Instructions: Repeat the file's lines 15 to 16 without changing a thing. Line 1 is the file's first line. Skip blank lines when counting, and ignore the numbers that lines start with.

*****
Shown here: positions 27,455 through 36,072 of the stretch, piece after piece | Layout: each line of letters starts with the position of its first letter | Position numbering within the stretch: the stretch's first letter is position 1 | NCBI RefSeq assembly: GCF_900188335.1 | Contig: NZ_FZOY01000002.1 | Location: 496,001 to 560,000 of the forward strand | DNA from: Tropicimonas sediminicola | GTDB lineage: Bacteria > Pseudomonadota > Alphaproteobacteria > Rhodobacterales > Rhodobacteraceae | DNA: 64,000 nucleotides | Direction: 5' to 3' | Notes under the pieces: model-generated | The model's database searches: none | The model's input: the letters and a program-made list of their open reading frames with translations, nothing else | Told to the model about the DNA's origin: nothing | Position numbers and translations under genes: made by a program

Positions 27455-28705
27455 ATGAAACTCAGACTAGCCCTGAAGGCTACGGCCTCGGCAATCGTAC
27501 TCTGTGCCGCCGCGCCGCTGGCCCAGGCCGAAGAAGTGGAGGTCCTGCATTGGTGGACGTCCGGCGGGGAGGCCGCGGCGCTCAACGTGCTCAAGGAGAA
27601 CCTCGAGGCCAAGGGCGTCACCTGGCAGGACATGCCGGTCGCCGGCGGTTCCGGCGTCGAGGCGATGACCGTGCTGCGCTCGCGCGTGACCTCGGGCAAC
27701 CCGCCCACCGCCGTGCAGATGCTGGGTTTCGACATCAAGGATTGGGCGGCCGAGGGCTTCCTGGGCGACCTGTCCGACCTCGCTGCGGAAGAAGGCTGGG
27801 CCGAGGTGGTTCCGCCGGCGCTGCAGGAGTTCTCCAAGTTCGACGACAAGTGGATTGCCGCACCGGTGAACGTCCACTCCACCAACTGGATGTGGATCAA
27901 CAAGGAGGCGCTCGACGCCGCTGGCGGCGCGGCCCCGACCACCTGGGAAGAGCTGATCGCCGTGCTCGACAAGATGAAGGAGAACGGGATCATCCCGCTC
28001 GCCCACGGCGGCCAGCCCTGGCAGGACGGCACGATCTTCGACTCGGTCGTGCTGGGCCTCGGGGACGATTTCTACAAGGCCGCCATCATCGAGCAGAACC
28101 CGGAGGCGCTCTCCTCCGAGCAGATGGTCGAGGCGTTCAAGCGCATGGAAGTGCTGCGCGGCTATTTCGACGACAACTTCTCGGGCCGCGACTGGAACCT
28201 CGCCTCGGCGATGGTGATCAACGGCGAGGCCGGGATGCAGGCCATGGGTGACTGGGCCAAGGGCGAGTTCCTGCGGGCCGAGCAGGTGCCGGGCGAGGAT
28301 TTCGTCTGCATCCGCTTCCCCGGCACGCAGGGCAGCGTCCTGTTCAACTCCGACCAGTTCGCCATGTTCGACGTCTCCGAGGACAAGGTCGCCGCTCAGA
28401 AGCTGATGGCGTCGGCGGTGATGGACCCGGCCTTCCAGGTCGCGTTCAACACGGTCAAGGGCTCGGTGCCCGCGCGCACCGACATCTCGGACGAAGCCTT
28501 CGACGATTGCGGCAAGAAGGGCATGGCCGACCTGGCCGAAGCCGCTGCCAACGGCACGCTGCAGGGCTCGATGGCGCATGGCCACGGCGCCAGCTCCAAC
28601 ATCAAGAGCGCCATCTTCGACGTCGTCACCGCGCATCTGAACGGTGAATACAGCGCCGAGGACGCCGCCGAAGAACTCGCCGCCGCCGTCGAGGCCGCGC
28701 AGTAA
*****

28601 ATCAAGAGCGCCATCTTCGACGTCGTCACCGCGCATCTGAACGGTGAATACAGCGCCGAGGACGCCGCCGAAGAACTCGCCGCCGCCGTCGAGGCCGCGC
28701 AGTAA